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Lobbying at the federal level — at a glance

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Regulated lobbying is:

infographic describing regulated lobbying

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Communicating with federal officials directly (written, spoken) or indirectly (appeals to the public)

About a regulated matter
legislative proposal, bill or resolution, regulation
(developing, introducing, passing, defeating, amending)
policy or program
(developing, amending)
awarding of a grant contribution or other financial benefit
awarding of a contract*does not apply to in-house lobbyists
arranging a meeting between an official and any other person*does not apply to in-house lobbyists

For a client for money or anything of value (Consultant lobbyists registration by default – no threshold)
For an employer in performing work-related duties (In-house lobbyists registration threshold – 20% collective duties)

Communications that are not regulated

  • a request limited to asking for information
  • asking an official how a law or regulation is enforced, interpreted or applied
  • making a public submission to a parliamentary committee or in public record proceedings, such as before a board, commission or tribunal

Those who lobby

Consultant lobbyists

  • individuals, including external board members, who lobby on behalf of a client
  • must register individually for each client in the Registry of Lobbyists

In-house lobbyists

  • employees who lobby on behalf of their employer
  • must be registered by the employer in a single registration once collective lobbying reaches the in-house lobbyist registration threshold:





social media

Collectively  = 20% of 1 full-time employee


  • employees of a corporation or organization not meeting the registration threshold
  • citizens communicating solely on their own behalf
  • officials from other levels of government
  • volunteers doing advocacy that is not for the benefit of their employer or client

Those who are lobbied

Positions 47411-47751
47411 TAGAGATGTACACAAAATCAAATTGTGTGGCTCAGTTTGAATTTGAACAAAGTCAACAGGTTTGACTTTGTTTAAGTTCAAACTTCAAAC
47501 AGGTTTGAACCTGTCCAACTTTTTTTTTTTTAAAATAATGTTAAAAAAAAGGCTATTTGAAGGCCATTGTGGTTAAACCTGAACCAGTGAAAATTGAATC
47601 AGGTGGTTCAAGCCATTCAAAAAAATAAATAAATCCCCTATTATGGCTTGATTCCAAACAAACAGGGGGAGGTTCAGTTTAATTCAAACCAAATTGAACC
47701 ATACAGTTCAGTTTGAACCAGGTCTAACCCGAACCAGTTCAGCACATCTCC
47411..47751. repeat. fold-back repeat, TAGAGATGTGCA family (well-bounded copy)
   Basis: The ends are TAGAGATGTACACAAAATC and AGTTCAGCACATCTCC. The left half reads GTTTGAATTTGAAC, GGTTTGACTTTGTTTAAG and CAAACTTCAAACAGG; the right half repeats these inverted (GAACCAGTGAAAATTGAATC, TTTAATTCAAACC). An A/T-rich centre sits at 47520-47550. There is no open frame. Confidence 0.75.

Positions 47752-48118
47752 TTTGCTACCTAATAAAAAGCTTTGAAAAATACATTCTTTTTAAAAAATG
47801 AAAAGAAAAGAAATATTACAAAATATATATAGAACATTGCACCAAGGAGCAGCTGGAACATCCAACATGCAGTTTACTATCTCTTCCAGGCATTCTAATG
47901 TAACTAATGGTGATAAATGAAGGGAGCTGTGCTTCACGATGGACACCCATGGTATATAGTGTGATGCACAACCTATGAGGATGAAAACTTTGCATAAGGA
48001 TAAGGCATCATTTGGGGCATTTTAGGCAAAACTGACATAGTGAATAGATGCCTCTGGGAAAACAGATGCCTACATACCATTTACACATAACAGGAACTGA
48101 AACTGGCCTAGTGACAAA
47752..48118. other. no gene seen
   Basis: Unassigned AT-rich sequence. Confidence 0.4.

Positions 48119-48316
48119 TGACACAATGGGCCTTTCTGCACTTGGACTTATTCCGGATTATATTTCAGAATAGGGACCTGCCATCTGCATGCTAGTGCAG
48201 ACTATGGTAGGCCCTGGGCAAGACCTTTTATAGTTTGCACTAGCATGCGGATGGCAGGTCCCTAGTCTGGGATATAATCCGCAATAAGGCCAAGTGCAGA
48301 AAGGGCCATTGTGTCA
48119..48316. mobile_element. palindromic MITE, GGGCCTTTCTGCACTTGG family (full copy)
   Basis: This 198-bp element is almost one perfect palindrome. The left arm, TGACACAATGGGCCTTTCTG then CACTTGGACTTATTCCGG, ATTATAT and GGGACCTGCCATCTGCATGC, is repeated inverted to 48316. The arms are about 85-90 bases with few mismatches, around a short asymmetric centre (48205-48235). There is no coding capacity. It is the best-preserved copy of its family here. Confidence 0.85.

Lobbying any federal official (public office holder) is subject to the Lobbying Act and may require registration and the filing of returns in the Registry.

Infographic describing officials and designated officials

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  • almost all federal employees, officers and executives
  • members of the Armed Forces and RCMP
  • staff of parliamentarians
  • plus all designated officials

Designated officials

  • all parliamentarians – Senate and House of Commons – including the Prime Minister, ministers and ministers of state
  • ministerial staff
  • most senior executives - deputy ministers, CEOs, associate and assistant deputies, etc.
  • additional positions set by regulation

Additionally, most arranged and spoken lobbying communications with a designated official (designated public office holder) must be filed in the Registry.

Five-year lobbying restriction

A designated official is restricted from lobbying for 5 years once they stop performing the duties of their designated position.

During the restriction period, a former designated official cannot:

  1. lobby for a client for money or anything of value
  2. lobby on behalf of an organization that employs them
  3. lobby on behalf of a corporation that employs them, if lobbying constitutes a significant part of their work (20% or more)

Lobbyists' Code of Conduct

The Code sets standards of behaviour for lobbyists and works alongside the ethical regimes that apply to federal officials.

All regulated lobbyists must apply the Code's rules in their lobbying and interactions with officials they lobby or expect to lobby.

By complying with the Code’s rules, lobbyists:

  • strengthen the ethical culture of lobbying
  • avoid placing officials in real or apparent conflict of interest situations
  • contribute to public confidence in the integrity of federal government institutions and decision making

Registry of Lobbyists

The Registry is a searchable database of all registered lobbying that enables transparency. It provides statistics and access to several reports. 

Registrants must respect the disclosure requirements and timelines set by the Lobbying Act and its regulations – failure to file information or file on time is an offence.


Concerns of federal lobbying requirements not being respected can result in compliance measures, including monitoring and investigation.

Failing to comply with the Lobbying Act is an offence. Anyone convicted of an offence may be subject to penalties – including fines, imprisonment, and/or a lobbying ban.

Any finding of non-compliance with the Lobbyists’ Code of Conduct is reported to Parliament.

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